Writing a great CV
Writing a great CV
CV writing can be a daunting prospect when starting your job search. This, along with your cover letter, is what a potential employer uses to make their first judgement about you.
To make the interview shortlist, your CV must demonstrate that you possess most or all the criteria required in the job. Tailor your CV for each position you apply for by expanding on your experience relevant to the job and cutting back the less relevant parts.
Your CV must also get past any initial screening algorithms, or applicant tracking systems (ATS), which identify suitable candidates based on the use of relevant keywords in their CV.
Tips for great CV writing
Contact details - Start with the basics such as your name, phone number, email address (make sure it’s a professional sounding one) and LinkedIn profile link.
Professional summary - In 50 to 150 words, describe your applicable experience. This summary should prove your value and help to differentiate you. Avoid describing what you’d like from your next job and instead focus on what you can offer. Use keywords from the job description so that an ATS can find a match.
Skills summary – List the systems, skills and competencies that are most relevant to the job you are applying for. Use keywords from the job description here too.
Achievements - Then list your key career achievements, supported by facts, statistics or links. Keep in mind, this is a summary to grab interest by demonstrating you can successfully add value to an organisation.
Work experience - This should be listed in reverse order, beginning with the most recent. Include employer names, positions and primary responsibilities. If your job title is unconventional, it is perfectly acceptable to replace it with a recognisable equivalent. Quantify your accomplishments and remember to use verbs such as “managed” or “oversaw” to demonstrate your experience. Avoid overused clichés that can waste valuable space. Rather include examples of your work to demonstrate your strengths. Remember that proof is in your results.
We advise not to leave gaps in your work experience. If you took a year out, carried out an interim assignment, or travelled for six months, say so. Stating just the years you started or finished a role can also send off alarm bells. Writing "2018 - 2019" could be interpreted as employment from December 2018 to January 2019 unless you say otherwise.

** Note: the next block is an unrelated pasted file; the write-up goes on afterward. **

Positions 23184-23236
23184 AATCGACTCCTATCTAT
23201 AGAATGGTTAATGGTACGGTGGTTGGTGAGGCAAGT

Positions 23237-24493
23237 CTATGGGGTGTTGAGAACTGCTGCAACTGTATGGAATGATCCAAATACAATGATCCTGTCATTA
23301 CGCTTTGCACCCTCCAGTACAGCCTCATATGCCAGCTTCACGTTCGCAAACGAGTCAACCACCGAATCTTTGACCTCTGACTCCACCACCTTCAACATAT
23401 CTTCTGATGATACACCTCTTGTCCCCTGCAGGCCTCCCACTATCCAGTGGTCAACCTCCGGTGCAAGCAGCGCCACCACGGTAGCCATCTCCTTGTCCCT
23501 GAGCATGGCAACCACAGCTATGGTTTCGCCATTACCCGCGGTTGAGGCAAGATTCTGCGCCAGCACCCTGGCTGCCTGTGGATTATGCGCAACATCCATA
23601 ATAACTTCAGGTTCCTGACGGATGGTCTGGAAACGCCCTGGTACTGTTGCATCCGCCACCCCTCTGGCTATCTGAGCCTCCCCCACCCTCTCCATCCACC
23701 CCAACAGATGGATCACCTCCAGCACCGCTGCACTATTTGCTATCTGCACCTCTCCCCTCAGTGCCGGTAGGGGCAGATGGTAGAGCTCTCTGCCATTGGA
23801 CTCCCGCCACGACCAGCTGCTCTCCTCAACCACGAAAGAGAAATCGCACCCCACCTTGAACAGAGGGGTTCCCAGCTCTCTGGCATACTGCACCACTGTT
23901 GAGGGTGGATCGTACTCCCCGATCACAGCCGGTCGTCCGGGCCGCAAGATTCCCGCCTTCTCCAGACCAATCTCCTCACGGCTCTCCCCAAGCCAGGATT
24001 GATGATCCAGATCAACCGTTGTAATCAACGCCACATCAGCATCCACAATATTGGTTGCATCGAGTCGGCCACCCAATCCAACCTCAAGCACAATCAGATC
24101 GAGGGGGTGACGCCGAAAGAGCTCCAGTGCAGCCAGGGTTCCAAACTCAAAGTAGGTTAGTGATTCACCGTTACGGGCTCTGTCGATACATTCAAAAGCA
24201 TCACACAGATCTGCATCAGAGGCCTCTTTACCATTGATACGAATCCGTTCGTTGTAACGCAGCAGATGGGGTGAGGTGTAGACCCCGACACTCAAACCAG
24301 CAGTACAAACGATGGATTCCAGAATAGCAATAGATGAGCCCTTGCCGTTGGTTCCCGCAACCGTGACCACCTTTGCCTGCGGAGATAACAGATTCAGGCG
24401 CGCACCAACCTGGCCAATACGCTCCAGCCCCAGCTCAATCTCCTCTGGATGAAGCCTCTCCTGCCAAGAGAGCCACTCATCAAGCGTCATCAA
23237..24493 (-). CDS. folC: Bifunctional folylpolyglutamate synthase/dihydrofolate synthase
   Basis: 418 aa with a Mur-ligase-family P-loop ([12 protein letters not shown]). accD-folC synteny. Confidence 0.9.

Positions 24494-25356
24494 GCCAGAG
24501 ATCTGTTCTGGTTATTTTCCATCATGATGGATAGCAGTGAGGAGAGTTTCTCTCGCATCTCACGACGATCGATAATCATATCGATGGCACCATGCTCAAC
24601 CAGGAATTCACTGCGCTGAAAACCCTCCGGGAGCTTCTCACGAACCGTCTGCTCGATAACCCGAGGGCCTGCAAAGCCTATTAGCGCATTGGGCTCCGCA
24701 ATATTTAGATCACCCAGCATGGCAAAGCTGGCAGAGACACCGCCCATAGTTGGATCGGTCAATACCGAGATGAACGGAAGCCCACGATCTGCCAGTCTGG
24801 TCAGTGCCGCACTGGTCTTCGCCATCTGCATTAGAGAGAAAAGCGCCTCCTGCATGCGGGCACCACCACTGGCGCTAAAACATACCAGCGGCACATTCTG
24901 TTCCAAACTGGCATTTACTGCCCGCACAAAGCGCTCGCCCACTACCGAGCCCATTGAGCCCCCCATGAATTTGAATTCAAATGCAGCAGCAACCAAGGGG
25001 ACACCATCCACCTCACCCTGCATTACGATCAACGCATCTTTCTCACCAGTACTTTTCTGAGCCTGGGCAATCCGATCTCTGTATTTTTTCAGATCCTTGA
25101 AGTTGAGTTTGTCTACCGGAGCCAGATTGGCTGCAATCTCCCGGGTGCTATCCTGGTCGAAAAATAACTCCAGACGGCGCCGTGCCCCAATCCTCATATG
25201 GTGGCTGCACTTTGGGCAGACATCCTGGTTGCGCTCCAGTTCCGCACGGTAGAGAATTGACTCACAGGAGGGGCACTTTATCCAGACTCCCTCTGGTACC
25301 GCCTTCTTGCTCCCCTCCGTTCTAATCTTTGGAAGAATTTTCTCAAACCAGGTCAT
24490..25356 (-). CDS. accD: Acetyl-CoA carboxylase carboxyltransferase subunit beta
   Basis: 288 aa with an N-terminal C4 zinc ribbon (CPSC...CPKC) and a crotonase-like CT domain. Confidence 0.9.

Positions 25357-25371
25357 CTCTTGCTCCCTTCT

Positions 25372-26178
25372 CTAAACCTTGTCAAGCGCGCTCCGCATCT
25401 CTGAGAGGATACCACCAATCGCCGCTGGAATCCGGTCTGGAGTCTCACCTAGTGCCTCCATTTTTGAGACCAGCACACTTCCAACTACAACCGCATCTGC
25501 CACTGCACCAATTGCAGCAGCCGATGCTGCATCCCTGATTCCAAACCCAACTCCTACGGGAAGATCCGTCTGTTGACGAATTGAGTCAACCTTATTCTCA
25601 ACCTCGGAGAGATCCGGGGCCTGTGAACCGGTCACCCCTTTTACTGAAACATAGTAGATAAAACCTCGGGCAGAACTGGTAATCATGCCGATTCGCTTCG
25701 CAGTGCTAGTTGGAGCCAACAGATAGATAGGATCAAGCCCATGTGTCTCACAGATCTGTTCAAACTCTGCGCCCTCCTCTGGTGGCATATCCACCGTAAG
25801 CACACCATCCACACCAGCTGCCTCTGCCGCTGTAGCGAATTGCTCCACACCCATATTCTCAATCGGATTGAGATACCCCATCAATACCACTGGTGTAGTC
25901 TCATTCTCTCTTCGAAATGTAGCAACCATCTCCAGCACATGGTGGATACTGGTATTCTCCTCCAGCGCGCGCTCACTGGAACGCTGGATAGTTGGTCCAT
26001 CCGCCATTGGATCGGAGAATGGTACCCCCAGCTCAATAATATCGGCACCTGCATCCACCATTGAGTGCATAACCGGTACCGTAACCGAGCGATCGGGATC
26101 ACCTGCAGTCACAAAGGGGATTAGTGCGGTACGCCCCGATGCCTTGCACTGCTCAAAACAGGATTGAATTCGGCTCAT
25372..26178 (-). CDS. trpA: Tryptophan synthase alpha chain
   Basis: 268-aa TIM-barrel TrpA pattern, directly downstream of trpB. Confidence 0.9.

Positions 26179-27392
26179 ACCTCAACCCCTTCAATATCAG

Education & qualifications – Keep it concise by listing the qualification obtained, year of completion, the institution’s name and a one-sentence summary.
References - Include details of two references, ideally former employers. If you are a graduate with no work history, include details of a former lecturer. The referees recruiters and employers value the most are those people you reported to directly who can speak about how you used your skills and experience to add value to their organisation.
Document format - Most organisations will upload your CV into their database so make sure it is in a commonly acceptable format. We recommend a cleanly formatted Microsoft Word Document with no graphics, images no fancy formatting or fonts. While a creative CV may look good, graphics and special fonts can be difficult for an ATS to process.
Final checks - Don't forget to spell check your CV, it is the first impression your potential employer will have of you, so take the time to get it right. If possible, ask someone to check for any spelling, layout or typing errors.
Finally, attach or submit your CV and cover letter if requested. Unless otherwise stated, you don’t need to attach copies of certificates, qualifications or references. You should instead bring these to a job interview.
Follow our tips for updating your CV or download our CV template below.
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